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About this Course

During these challenging times, we’ve been working closely with our partners to develop new courses that share vital information about COVID-19 with learners from around the world. Most recently, Stanford University published COVID-19 Training for Healthcare Workers, a course offering a unified, evidence-based approach to addressing the novel coronavirus that will be free to learners through July 28, 2021. 

COVID-19 is rapidly spreading across the globe and all providers must be prepared to recognize, stabilize, and treat patients with novel coronavirus infection. Following the completion of this short course physicians, nurses, and other healthcare professionals will have a unified, evidenced-based approach to saving the lives of patients with COVID-19, including those who are critically ill.

Learning modules are broken into short videos presented in a richly illustrated and compelling manner. The course is self-paced and providers can schedule their learning to fit with their schedules. Topics include symptoms and signs in patients with COVID-19, early stabilization of patients, preventing the need for intubation, and ventilator management. The best evidence and guidelines are summarized while accompanying handouts provide written learning points and links to online resources. Simple infographics are available for providers to utilize within their care facilities to educate and promote optimal care across their entire institution.

To learn more about our other programs and find additional resources, please visit Stanford Emergency Medicine International (https://emed.stanford.edu/specialized-programs/international.html), The Stanford Center for Health Education (https://healtheducation.stanford.edu/), and our Digital Medic Initiative (https://digitalmedic.stanford.edu/our-work/covid-19-resources

Special Promotion: Enroll for Free!

This course includes a certificate and the fee is waived.

Discount applied at checkout. One-time use only. Offer valid until 7/28/2021, while supplies last.

Mahadevan

S V Mahadevan

Professor

 

Dr. S.V. Mahadevan is a Professor of Emergency Medicine at Stanford University School of Medicine. He was the ED Medical Director and Associate Chief from 2000-2012 and served as the founding department chair in emergency medicine from 2015-2017. Dr. Mahadevan currently serves as Director of Global Affairs and Strategy for Stanford Medicine and Stanford Health Care, and the Director of South Asia Outreach, Center for Asian Health Research and Education (CARE). He has written, traveled, and taught widely, presenting over 500 invited lectures worldwide and authoring over 150 journal articles, book chapters, and multimedia publications. He is the lead editor of the textbook, An Introduction to Clinical Emergency Medicine, which was awarded the 2006 American Medical Writer’s Association Award: Physician’s Category as the top medical textbook in the United States for all specialties. Dr. Mahadevan founded Stanford Emergency Medicine International (SEMI) in 2000, and has been instrumental in setting up India’s first international paramedic training institute, Nepal’s first EMS system, India’s first guidelines for prehospital care, Cambodia’s first emergency medicine strengthening program and Myanmar’s first emergency medicine training program.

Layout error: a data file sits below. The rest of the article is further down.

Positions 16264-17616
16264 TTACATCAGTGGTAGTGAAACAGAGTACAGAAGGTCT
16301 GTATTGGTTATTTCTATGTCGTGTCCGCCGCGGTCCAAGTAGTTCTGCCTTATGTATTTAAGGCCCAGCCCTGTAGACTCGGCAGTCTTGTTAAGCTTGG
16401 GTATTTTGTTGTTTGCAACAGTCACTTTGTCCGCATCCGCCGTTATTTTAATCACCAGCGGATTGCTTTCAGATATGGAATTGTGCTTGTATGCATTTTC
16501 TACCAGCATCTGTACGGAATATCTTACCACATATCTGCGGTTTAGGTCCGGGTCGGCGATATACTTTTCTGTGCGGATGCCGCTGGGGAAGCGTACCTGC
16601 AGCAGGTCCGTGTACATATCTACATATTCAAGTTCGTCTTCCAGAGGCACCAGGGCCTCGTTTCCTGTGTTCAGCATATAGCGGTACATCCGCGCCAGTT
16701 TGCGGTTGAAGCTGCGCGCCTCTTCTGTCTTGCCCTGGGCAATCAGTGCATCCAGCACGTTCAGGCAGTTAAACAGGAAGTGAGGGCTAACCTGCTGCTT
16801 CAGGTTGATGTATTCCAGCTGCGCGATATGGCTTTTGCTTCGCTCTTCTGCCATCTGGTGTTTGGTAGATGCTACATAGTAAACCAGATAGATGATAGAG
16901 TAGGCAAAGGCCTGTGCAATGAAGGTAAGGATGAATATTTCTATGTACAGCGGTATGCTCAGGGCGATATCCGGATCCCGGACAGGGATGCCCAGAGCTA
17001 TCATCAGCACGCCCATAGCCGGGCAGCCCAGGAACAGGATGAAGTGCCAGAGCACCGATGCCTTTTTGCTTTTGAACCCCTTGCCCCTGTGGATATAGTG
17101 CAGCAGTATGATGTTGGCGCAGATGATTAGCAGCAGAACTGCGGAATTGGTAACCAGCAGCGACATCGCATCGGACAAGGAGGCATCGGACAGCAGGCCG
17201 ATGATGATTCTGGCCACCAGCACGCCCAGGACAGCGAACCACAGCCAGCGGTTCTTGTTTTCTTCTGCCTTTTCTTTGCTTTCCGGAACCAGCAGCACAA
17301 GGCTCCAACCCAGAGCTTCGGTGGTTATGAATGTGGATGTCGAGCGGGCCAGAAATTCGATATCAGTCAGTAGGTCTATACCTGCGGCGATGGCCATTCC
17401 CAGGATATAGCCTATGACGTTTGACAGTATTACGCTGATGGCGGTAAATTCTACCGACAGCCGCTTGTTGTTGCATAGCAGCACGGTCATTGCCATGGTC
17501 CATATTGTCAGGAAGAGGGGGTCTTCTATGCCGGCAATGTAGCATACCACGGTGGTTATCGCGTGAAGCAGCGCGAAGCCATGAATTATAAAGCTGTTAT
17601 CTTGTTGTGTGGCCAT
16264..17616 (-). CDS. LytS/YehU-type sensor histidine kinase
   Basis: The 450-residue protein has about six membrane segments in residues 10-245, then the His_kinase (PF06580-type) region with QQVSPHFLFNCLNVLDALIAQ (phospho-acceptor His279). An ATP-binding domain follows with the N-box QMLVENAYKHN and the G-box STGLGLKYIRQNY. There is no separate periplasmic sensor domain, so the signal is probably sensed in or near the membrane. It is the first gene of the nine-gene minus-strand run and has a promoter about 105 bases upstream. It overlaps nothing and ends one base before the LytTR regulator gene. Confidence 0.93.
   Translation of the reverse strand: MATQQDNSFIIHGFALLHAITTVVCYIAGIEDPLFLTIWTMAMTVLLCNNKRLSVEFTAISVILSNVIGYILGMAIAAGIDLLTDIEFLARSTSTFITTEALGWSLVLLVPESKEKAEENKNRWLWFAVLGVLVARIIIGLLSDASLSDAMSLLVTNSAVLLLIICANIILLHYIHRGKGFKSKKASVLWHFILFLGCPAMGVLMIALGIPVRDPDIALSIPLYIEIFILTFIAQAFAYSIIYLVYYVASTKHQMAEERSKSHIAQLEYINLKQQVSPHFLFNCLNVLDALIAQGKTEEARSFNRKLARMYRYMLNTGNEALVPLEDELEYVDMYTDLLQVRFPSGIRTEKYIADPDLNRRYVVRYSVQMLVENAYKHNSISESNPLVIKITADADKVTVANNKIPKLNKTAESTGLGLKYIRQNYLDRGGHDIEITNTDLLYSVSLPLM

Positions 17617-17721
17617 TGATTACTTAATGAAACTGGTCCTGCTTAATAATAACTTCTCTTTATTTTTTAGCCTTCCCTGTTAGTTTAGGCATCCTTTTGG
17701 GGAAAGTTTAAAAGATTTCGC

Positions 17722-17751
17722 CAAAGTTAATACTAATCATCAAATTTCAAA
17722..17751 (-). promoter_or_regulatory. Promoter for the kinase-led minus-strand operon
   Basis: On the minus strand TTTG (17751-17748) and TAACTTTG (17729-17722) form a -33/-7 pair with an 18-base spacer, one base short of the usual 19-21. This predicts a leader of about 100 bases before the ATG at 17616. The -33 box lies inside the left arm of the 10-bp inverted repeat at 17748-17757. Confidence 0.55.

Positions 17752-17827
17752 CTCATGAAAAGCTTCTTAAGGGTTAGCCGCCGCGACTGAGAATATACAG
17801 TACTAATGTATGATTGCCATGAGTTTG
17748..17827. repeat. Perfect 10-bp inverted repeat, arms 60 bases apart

Matthew Strehlow

Matthew Strehlow

Associate Professor

 

Dr. Strehlow is a Clinical Associate Professor of Emergency Medicine/Surgery at the Stanford University School of Medicine and Director of the Clinical Decision Unit. He is actively involved in the development of Emergency Medicine internationally and co-directs the Stanford Emergency Medicine International (SEMI) program and fellowship. Dr. Strehlow has been actively involved in the development of emergency medicine and emergency medical services across the globe including in countries such as India, Nepal, and Cambodia. He has received multiple teaching awards including the American College of Emergency Physicians (ACEP) Rising Star Speaking Award and the Stanford University Emergency Medicine Teaching Award.